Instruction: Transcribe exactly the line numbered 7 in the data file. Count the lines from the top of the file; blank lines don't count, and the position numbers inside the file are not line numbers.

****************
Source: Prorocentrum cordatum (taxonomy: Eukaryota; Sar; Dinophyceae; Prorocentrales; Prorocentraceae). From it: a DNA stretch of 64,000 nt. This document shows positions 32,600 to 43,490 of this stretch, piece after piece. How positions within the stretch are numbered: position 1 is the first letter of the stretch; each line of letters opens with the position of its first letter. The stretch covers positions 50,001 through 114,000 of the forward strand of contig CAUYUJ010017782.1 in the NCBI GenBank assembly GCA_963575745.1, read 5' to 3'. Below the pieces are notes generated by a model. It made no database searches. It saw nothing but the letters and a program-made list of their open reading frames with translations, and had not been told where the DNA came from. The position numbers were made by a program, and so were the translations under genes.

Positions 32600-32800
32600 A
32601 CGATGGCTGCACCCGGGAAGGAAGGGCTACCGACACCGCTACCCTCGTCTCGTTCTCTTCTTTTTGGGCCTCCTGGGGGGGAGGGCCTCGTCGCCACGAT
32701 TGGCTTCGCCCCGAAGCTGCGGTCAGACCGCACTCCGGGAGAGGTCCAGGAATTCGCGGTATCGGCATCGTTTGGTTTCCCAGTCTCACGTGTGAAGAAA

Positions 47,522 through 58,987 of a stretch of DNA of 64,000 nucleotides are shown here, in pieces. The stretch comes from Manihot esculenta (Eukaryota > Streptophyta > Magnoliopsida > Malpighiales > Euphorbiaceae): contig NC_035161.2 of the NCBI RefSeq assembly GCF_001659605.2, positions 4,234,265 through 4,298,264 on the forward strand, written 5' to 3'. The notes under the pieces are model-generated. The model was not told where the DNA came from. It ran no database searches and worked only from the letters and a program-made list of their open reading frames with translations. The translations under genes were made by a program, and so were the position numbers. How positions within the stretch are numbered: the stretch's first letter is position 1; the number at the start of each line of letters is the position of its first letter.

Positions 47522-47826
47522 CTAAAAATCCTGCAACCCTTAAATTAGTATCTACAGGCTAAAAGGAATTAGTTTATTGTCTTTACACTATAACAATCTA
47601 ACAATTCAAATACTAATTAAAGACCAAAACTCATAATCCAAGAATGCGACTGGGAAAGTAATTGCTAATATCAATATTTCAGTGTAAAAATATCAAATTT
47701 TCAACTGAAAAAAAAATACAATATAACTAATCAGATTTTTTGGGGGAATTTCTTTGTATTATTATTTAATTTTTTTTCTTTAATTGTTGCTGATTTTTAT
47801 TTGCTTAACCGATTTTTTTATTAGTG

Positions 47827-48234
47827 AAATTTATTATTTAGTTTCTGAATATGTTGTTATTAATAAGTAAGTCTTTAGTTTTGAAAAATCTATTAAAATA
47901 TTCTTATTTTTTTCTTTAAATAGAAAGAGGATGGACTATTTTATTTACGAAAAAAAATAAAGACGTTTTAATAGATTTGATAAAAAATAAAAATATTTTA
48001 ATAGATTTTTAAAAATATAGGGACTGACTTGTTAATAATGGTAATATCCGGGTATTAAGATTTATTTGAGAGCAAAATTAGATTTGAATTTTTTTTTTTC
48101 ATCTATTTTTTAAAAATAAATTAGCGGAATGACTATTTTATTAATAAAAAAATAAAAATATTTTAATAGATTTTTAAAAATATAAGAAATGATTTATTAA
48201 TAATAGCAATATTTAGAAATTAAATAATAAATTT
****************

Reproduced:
Positions 47522-47826